In Cavell’s much later discussion, in Philosophy the day after tomorrow (2005), the possible tension between large framing and specific elements, across temporal shifts—in this case, particular words, in their changing situational context—is made explicit. In the connection of philosophy (as frame) to “what is happening every day,” he writes that his own aspiration for philosophy today is to follow all the following “tasks”: “epistemological or metaphysical or religious or aesthetic or psychic or political or moral . . . it is precisely all of these, all the time. But that means to me that every word we utter, or withhold, is an act capable of responsiveness within at least these registers. No wonder philosophy lives in fear of the ordinary word” (ibid.: 131). The element and the frame are here seen as potentially in tension, whereas the “fragments of redemption” may be actively chosen and then reconfigured into workable assemblages.

Thus can the “ordinary” escape from being pejoratively depicted as pertaining to the relatively unworthy, from requiring authority from above to make any coherent sense, and from any cultural implication, which is etymologically incorrect (of course), that it is usually disorderly. Rather, it is the outside that introduces violence and disorder, making the next stage one of recuperating the viable “fragments” that remain, not necessarily the total system. Stories become important: not as templates to drop onto unknowable situations, but rather as ways to “affirm the possibility of life by removing it from the circulation of words gone wild” (Das 2007: 221). Thus does the “ordinary” become an archive and a treasure trove for finding possible elements for ongoing life, and may be the ground on which narrative and elemental assemblage become quite different, or perhaps complementary or coexisting, alternatives in composing approaches to an emergent, but unknown, future, in specific times and places. Lambek leads us in this direction when he argues that the ethical condition “has less to do with motivation, freedom or power, [93]whether to do good or bad, in the abstract, than with situated context.” (2015: xix, original emphasis). The idea of “situated context” evokes precisely the specificity of each creative recuperative moment that I am suggesting is anthropology’s terrain for ethnographic attention. In another work, Lambek focuses on our long history of analysis of ritual, to argue that “rituals are frequently culminations of what is past and anticipations of what will follow” (2007: 23). It is possible, then, that the recuperated elements and narratives can be crafted to complement each other: the latter by infusing temporal dynamics into the already apprehended meaningful value of the former.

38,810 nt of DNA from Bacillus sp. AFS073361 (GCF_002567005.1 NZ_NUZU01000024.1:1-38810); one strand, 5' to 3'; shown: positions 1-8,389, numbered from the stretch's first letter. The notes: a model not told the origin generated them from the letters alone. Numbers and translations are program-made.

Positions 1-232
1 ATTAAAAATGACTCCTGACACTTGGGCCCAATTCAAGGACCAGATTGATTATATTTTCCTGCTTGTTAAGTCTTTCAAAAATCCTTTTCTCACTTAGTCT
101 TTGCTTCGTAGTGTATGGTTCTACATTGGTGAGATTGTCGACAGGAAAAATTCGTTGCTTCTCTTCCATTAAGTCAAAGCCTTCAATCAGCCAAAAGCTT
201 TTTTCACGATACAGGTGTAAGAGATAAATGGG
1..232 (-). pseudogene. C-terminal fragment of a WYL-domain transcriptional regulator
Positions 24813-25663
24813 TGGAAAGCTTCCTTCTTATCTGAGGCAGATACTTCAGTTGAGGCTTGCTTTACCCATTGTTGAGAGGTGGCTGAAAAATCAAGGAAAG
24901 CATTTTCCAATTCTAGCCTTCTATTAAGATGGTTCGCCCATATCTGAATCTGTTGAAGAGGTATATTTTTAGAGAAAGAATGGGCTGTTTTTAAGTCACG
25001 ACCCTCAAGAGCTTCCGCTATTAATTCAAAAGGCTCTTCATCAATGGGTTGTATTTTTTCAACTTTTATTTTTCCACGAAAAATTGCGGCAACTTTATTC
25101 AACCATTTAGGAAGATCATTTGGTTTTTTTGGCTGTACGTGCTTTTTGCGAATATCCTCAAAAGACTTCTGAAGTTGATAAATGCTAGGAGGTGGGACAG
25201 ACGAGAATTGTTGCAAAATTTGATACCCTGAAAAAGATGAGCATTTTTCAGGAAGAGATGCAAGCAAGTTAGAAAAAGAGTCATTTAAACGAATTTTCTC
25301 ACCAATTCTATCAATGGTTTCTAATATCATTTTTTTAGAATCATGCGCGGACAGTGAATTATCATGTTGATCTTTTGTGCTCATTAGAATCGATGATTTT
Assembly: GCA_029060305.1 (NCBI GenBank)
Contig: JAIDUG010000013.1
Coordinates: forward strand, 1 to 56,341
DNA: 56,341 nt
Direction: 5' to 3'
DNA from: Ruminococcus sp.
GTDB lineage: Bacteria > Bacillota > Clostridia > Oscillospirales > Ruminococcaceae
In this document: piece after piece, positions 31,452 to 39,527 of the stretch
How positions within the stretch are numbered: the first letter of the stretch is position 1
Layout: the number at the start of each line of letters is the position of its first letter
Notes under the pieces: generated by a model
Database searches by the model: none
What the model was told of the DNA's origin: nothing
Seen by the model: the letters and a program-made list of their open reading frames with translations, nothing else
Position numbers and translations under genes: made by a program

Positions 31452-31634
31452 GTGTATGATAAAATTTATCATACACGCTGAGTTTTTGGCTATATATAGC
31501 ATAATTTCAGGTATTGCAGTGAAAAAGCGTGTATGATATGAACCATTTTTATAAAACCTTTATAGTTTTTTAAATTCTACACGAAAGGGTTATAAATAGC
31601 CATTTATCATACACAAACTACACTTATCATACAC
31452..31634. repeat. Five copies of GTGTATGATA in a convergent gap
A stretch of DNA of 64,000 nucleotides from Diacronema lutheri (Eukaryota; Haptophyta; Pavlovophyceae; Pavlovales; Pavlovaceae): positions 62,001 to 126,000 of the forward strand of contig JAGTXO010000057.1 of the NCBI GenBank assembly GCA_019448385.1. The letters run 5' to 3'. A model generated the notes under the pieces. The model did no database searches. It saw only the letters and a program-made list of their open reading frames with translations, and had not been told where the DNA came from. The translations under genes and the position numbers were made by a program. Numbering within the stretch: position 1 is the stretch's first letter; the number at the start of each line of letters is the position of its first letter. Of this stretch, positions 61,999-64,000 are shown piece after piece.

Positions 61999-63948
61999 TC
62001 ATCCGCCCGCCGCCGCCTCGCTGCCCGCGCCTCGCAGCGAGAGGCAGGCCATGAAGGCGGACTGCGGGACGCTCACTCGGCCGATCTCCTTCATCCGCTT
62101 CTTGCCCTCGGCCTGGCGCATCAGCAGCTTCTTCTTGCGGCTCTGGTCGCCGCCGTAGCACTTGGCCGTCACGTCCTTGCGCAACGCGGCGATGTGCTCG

Combinatorial processes of narratives and elements: Literary sources and their questions

This is a brief and simply indicative section of an important breadth given to what is seen as recuperable (if anything), using narrative analogies, first of all in our current literary and philosophical work on apocalypse. (We can note that “analogical thought,” as distinct from “reason,” was what the poet John Keats meant by the creativity he advocated and termed “negative capability.”) Yes, disaster is dreadful, but many of the stories composed and then applied to new situations seem to suggest that what has been wiped out was itself negative, as, indeed, the Bible’s Great Flood is supposed to exemplify. Maria Manuel Lisboa shows how, in many of the stories of catastrophe, “each ending leads to a new beginning” (2011: 15). Hence, the aftermath is not entirely accounted for by destruction and grief. The word “catastrophe” itself indicates an unveiling of unseen worlds. Lisboa identifies the sense of a return to a new equilibrium: to a condition that did not prevail before the cataclysmic “erasure,” where “what follows must be completely different” (ibid.: 15). There may, in fact, be seen to be a need for “radical purge” to establish “utopia.” The myths and legends can then be applied to emergent situations, to insert their full logics. Noah, of course, followed instructions about what to recuperate in advance of catastrophe (all the animals, male and female), and eventually arrived at a totally new place where he had to deploy one or two of those recuperated beings as ritual sacrifices, in order to recuperate a relationship with God. During the lecture, I showed Marc Chagall’s remarkable painting of this dramatic moment, painted in 1932. Noah is dressed as an elder of small-town Jewish life of that period in Europe: the peak of the Great Depression and the upswing of National Socialism. The matching of an image of the present moment with a story from the archive from the past can illustrate Lisboa’s suggestion about how narrative and element can be recurrently rematched to each other, especially through the imagination of the creative arts. What seem to be recuperated are not only “elements” from an “ordinary” past, now devastated, but the possibility of a creative reconfiguration of fragments.